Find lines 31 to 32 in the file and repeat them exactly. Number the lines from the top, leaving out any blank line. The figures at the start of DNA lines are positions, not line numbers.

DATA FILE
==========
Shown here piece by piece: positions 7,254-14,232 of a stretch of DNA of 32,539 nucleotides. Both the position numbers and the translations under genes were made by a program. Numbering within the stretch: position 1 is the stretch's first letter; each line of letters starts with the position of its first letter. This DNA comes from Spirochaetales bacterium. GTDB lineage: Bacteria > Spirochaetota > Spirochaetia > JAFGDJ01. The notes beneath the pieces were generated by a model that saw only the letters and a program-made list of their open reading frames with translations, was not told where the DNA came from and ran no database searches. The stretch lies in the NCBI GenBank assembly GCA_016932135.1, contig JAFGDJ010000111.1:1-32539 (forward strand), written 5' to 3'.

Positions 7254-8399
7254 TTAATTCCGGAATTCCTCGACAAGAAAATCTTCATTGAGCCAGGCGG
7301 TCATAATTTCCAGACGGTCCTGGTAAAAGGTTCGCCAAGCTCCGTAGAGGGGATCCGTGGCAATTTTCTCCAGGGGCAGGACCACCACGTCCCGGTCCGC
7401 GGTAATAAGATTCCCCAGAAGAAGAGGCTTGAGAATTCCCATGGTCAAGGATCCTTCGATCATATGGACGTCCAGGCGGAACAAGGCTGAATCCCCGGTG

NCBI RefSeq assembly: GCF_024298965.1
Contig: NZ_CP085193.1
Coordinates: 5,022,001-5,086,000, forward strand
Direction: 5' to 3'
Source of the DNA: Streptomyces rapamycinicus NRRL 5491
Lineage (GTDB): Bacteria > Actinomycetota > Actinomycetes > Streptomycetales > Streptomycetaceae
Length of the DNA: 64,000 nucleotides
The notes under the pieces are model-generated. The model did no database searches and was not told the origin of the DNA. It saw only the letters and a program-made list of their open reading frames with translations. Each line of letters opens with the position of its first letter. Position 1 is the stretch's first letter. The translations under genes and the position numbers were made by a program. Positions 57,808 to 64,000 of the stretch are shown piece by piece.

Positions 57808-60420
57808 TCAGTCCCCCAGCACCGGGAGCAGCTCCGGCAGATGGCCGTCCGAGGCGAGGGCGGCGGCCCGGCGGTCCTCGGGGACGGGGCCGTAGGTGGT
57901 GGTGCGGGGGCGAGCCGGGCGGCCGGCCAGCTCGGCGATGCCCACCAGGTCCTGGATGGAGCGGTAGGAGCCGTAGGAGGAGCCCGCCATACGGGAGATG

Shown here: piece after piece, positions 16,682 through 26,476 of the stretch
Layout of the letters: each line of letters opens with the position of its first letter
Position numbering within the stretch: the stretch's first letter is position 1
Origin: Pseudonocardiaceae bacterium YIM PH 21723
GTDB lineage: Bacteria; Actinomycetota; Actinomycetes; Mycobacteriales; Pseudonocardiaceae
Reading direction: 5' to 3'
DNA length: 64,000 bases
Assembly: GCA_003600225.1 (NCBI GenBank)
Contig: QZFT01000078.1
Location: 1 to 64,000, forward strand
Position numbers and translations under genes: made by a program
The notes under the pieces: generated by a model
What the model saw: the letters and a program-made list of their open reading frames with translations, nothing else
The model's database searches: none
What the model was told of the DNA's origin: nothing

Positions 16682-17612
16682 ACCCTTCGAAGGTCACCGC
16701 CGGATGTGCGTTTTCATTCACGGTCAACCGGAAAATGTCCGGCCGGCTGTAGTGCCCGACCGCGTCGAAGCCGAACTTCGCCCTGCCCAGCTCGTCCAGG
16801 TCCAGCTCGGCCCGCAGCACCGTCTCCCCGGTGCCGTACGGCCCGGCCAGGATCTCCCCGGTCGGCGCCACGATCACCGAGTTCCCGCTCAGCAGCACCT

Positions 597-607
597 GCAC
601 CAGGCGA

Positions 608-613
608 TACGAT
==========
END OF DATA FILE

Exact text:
What the model was told of the DNA's origin: nothing

Positions 16682-17612